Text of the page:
Easy CSS Dropdown Menus

Published May 12, 2008 by Rob Glazebrook.

Attractive dropdown menus have long been the realm of Flash developers and advanced JavaScript gurus. But that needn’t be the case. This tutorial will walk you through developing a clean, semantic dropdown menu using XHTML and CSS that works in all modern browsers!

Let’s start with the XHTML first and foremost. It’s surprisingly simple:

<ul id="navbar">
	<li><a href="#">Item One</a><ul>
		<li><a href="#">Subitem One</a></li>
		<li><a href="#">Second Subitem</a></li>
		<li><a href="#">Numero Tres</a></li></ul>
	</li>
	<!-- ... and so on ... -->
</ul>

As you can see, our navigation bar consists of nested unordered lists and anchor tags. The key to this working correctly is to properly nest your unordered lists, wrapping the list item around the unordered list that is nested under it (for more on that topic, see this article on styling nested lists). The main list items will be our main navigation bar, while the nested unordered lists will become our subnavigation elements. The navigation bar also works without submenus, so you can mix and match as needs be. Also note that, other than an ID on our primary containing unordered list, there are no additional classes or IDs required!

Next, we’ll start adding a few styles to our navigation bar:

#navbar {
	margin: 0;
	padding: 0;
	height: 1em; }
#navbar li {
	list-style: none;
	float: left; }
#navbar li a {
	display: block;
	padding: 3px 8px;
	background-color: #5e8ce9;
	color: #fff;
	text-decoration: none; }

Here, I’ve removed the margin and padding from the main list, removed all list styling from all the list items, and floated the individual items left. I’ve also added a bit of styling to the anchors, just to make it look a little more like a navigation bar. As you can see, this really isn’t any different than making any other sort of navigation bar to start out with.

The only real oddity here is the “height: 1em;” rule on the navbar ID: this forces the navbar to have a specific height (1em) and width (100% by default), meaning I don’t have to do anything special to “clear” the navigation afterwards. Without that rule, I’d generally need to apply a “clear: left;” to whatever came immediately after the navigation to prevent it from trying to fill the space voided by those left-floated list items. The actual height is arbitrary: as long as a height is specified, the list will retain its block-level status.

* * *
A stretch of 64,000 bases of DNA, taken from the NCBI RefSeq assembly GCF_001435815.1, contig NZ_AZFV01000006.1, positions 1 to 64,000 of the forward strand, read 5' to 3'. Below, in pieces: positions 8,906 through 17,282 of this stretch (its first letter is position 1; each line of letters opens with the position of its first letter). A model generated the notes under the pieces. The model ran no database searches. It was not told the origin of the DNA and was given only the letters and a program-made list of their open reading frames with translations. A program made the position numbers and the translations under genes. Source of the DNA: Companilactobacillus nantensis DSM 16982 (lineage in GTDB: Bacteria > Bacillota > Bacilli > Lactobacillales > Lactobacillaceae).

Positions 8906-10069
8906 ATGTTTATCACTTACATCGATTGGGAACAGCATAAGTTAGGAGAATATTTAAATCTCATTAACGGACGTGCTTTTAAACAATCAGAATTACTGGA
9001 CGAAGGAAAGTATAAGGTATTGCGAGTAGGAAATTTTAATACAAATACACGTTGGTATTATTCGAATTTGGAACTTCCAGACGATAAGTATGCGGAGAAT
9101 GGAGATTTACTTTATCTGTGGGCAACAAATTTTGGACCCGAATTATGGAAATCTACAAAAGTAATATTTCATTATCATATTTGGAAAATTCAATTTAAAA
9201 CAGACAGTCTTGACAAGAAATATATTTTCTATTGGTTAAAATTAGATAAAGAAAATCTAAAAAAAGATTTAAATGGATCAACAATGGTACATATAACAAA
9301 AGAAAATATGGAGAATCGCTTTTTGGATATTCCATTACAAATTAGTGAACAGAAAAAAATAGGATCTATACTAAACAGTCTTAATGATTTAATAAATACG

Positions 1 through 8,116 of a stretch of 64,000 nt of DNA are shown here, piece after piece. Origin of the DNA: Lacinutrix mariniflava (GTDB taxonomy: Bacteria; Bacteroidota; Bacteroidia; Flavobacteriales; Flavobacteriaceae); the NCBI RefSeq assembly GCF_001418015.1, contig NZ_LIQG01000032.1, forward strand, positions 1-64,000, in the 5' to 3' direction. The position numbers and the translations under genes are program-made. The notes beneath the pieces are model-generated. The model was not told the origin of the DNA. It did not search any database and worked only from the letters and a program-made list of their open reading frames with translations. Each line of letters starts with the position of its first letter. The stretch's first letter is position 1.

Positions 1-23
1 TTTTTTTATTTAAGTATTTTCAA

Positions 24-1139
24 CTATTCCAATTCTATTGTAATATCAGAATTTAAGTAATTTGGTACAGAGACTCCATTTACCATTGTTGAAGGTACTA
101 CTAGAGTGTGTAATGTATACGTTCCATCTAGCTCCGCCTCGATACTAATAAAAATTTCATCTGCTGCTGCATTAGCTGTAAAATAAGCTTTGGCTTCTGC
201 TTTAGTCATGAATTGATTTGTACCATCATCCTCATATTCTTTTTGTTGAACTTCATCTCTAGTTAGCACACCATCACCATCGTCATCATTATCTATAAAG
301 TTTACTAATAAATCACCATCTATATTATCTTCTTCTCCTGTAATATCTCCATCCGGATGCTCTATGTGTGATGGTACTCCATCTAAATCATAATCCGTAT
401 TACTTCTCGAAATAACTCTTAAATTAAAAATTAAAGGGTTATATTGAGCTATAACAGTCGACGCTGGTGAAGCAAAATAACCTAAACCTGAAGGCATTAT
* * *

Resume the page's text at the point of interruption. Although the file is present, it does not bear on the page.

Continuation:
Next, we can apply some styles to the subnavigation section:

#navbar li ul {
	display: none; 
	width: 10em; /* Width to help Opera out */
	background-color: #69f;}

This is pretty straightforward: we’re applying a display: none to prevent the submenu from displaying by default, and giving it a background color to make it stand out against the background. The only odd bit is the width property, which is mostly there to prevent Opera from doing some weird things with the width of the submenus (Opera makes them strangely small without a width specified). However, it also ads a nice bit of consistency to the submenus, so I don’t really mind the “fix.” I chose 10em because that allowed all of my submenu items to exist on one line, but you could choose whatever size works for you.

Now all we need to do is style the list for its “hover” state:

#navbar li:hover ul {
	display: block;
	position: absolute;
	margin: 0;
	padding: 0; }
#navbar li:hover li {
	float: none; }
#navbar li:hover li a {
	background-color: #69f;
	border-bottom: 1px solid #fff;
	color: #000; }
#navbar li li a:hover {
	background-color: #8db3ff; }

Let’s go through this bit by bit. The first rule causes the submenu to reappear when the user hovers over the containing list item (this is where the properly nested lists come in handy). We’re using position: absolute on the menus to ensure they don’t push any content below the navigation out of the way. The margin and padding are simply getting rid of the default spacing on the lists so we can style them ourselves.

Next up comes the “float: none” rule on the list items. This is just preventing the items in the submenu from floating left: it’s counteracting our previous “float: left” rule so that our submenu doesn’t mimic our main navigation elements.

The rules we’re applying to “#navbar li:hover li a” are purely stylistic: I’m applying a background color, bottom border, and changing the color of the anchor. You could set these to be anything you wanted whatsoever.